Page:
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Breaking Big

Tommy “Two gloves” Gainey navigated the mini-tours and the tour before winning on the PGA Tour
Jeff Williams
From the Print Edition:
Jeremy Irons, March/April 2013

(continued from page 2)

They were friends from the get-go. In 1997, while Gainey was working for A.O. Smith, Wilson told him he ought to give a shot at playing a mini- tour event in Columbia, South Carolina. The mini-tours are all about playing for your own money, hoping to at least win back your entry fee and nab some of your competitor’s money. For Gainey, money had always been an issue, and putting up $750 to play in this TearDrop Tour event was out of the question. Wilson asked him how much he could afford to pay and Gainey said maybe $150. Wilson said he would put up the rest.

So in his first tournament as a professional, Tommy Gainey won, holding his nerve down the final holes, then sitting in the clubhouse as the leader lost his. The first place check was $15,000, a fortune to him, but somehow he didn’t think it was his fortune. He thought most of it belonged to Wilson.

“I said Cliff, how much do I owe you,” says Gainey. “He said, you know Tom, I don’t want any of this money. He said tell you what, I believe you are special. Now when you think about that for a sec, it’s special. When he says you’re special, it could mean a lot of things. We had been pretty tight and I consider him sort of a second father type deal. I’m thinking—special—I was young at the time and sort of just let it go. But now when I look back at it, I think, Know what? He was right. He sees something in me that everyone else had seen but everybody else didn’t make a move to try to help me get to that level, and he did. It was all about money and you had to have money to play.”

“I can tell you one thing,” says Wilson. “Tommy’s swing don’t look ugly when you are playing with him. People watching on TV might think it’s ugly, but when you have to play against this guy, all you see is that it’s darn effective.”

That mini-tour victory didn’t automatically put him on the road to PGA Tour success. He worked at A.O. Smith for a while longer, played the mini-tours, worked at Smith again, played gambling matches, moved furniture, took care of golf carts at a course where he could practice. He didn’t have a coach, only his brother Allen serving as a knowing pair of eyes. That relationship stands today.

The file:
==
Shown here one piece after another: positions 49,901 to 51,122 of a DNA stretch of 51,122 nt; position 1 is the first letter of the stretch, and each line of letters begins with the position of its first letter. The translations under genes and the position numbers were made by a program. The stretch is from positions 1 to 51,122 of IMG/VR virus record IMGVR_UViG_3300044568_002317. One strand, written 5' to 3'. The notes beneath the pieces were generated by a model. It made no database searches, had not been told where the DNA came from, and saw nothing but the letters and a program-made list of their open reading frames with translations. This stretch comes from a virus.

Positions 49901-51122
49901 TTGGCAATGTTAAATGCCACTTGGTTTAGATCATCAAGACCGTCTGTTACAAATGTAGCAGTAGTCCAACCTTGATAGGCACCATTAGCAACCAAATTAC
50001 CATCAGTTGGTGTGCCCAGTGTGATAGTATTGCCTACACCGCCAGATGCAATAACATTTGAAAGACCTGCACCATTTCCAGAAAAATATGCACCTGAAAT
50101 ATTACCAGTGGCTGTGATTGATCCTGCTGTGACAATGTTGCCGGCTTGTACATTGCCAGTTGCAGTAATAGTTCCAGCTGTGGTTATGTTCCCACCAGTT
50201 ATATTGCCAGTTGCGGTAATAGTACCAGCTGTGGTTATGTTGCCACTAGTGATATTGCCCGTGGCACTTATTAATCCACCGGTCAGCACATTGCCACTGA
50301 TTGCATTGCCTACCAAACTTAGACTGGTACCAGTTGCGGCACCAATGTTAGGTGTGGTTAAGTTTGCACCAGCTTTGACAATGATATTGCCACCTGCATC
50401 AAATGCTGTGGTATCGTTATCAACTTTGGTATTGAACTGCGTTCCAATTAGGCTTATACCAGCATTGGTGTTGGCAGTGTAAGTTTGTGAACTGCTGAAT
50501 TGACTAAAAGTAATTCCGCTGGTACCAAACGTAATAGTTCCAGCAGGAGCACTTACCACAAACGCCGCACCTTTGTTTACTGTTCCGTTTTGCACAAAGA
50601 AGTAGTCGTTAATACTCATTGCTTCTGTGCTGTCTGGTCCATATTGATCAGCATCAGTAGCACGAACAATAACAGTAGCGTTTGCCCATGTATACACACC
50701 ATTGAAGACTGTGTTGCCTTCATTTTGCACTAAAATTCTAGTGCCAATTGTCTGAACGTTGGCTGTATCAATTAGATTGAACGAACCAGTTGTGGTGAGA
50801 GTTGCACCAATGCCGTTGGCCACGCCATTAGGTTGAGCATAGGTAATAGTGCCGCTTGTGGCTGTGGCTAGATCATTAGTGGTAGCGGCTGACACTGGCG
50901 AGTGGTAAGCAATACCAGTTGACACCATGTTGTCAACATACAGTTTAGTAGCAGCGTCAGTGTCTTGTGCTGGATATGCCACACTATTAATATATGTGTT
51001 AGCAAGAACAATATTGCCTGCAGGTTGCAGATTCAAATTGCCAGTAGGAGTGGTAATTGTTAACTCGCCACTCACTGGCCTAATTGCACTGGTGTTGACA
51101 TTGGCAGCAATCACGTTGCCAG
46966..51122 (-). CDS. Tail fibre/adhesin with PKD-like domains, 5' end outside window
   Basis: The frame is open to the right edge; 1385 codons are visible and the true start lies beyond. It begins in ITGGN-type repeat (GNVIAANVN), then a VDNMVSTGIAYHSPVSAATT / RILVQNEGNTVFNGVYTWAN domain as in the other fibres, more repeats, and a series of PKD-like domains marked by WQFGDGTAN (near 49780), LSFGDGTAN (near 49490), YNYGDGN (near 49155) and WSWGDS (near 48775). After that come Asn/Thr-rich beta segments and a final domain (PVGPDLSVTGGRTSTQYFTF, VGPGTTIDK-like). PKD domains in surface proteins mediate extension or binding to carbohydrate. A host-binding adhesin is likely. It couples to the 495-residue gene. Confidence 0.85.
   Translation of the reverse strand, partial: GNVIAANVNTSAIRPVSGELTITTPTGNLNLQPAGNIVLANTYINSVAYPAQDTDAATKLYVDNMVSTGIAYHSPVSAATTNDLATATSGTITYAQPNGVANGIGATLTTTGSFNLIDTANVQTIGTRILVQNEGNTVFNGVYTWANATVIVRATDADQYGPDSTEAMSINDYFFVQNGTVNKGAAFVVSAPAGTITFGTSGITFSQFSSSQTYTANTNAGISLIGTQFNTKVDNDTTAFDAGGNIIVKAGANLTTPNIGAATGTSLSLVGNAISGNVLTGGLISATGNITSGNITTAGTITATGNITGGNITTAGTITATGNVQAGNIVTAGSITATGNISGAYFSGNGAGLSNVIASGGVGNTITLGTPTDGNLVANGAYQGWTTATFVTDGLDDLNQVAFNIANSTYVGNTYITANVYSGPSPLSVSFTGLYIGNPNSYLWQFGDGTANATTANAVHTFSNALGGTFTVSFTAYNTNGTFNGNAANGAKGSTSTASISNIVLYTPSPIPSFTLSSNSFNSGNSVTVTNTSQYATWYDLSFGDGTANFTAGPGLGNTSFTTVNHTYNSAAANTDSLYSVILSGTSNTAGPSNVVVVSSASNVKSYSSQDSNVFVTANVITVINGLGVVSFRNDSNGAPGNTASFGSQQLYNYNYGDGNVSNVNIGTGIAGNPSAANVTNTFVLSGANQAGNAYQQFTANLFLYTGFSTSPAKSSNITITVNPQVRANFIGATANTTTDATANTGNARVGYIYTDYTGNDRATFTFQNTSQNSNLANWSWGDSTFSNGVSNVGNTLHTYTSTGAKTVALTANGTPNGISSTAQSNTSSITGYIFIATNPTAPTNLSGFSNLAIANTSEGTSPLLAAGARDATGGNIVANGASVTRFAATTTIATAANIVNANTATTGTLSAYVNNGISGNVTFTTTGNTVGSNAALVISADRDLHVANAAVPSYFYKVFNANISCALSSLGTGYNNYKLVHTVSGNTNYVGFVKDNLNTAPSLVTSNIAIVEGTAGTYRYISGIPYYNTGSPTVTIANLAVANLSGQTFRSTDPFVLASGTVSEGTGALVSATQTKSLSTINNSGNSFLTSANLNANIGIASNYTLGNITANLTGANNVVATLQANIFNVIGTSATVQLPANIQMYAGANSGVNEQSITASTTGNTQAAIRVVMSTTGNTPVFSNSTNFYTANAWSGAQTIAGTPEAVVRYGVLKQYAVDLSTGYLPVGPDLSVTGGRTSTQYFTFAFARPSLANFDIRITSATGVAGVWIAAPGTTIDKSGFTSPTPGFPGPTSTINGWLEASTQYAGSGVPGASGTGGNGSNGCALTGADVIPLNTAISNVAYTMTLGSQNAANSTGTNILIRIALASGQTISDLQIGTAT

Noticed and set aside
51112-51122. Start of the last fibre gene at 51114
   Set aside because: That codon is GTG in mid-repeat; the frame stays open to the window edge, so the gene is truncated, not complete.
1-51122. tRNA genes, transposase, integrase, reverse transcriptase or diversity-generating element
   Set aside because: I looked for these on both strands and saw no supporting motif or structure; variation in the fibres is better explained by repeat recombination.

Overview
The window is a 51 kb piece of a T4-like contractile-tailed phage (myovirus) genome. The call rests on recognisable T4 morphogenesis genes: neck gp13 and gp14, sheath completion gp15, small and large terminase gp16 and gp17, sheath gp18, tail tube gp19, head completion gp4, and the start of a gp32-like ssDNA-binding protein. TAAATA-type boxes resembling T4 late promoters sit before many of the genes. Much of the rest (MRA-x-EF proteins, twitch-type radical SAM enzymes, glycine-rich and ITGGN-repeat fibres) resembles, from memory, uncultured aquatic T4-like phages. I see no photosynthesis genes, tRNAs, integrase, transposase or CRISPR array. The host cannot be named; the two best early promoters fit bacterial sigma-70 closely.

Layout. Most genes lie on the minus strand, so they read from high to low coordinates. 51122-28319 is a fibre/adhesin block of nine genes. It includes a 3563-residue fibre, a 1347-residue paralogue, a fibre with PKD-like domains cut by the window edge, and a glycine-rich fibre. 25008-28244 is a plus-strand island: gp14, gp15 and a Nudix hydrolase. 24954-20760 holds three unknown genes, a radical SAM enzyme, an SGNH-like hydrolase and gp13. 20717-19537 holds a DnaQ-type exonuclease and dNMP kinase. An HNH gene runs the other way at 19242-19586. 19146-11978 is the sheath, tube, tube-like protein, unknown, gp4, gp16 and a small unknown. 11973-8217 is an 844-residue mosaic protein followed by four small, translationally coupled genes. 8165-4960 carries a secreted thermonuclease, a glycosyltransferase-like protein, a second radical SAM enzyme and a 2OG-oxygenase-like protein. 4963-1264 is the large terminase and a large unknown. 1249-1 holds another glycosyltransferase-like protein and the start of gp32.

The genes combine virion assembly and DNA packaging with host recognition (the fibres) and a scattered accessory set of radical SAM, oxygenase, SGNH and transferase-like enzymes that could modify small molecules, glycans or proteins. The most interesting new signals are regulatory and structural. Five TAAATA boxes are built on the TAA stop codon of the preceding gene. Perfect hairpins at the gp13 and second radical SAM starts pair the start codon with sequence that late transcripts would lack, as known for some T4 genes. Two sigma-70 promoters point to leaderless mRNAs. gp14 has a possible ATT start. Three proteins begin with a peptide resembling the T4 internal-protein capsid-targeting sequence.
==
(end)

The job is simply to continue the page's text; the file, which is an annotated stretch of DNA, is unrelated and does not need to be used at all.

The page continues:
Then in 2005 Paul Graham dropped into his life, discovering Gainey quite by accident as he was signing up another player. Graham was getting back into the golf agent business after managing Hootie & the Blowfish; he still manages the group’s charity tournament the day after the Masters.

“The first time we played together two weeks after sitting down and talking together, he shot 64 with two three putts,” says Graham. “And it didn’t even look like he shot 64. It was very natural, very easy.”

Hootie’s tournament, with a big celebrity component, was broadcast by the Golf Channel. “Through that I met a bunch of guys at the Golf Channel,” says Graham. “My buddy there who ran “The Big Break,” I called him up and said listen man, you need to get some guys out there who are players, not just some characters who are going to go out there and miss the cut all the time. He said who you got? I said I had this guy Tommy and he’ll be at the Hootie tournament the day after the Masters, just check him out. He did, Tommy went down there for a rehearsal and that was it. “The Big Break” [in 2007 and again in 2009] really helped him. And the Golf Channel really enjoyed him as well. That sort of kick- started things for him, but my main goal was to get him on the big tour.”

In 2007 Gainey went through all three stages of the PGA Tour qualifying school to gain his playing privileges for the 2008 season. It was a massive step in his life, and he stumbled more often than not. He got into 17 tournaments and only made the cut in six of them, at one point missing 13 straight cuts. He didn’t expect to be a contender right off the bat, playing against the best players in the world who had a bag full of knowledge about the tour courses. But missing 13 cuts in a row started giving him dark thoughts.

“I’m starting to think maybe my game isn’t good enough to be out here,” says Gainey. “I’m starting to second-guess my game, my confidence is starting to go down. I am thinking all sorts of negative stuff. When you start doing that, you got to get away from it. I was smart enough to do that. Take a week off.

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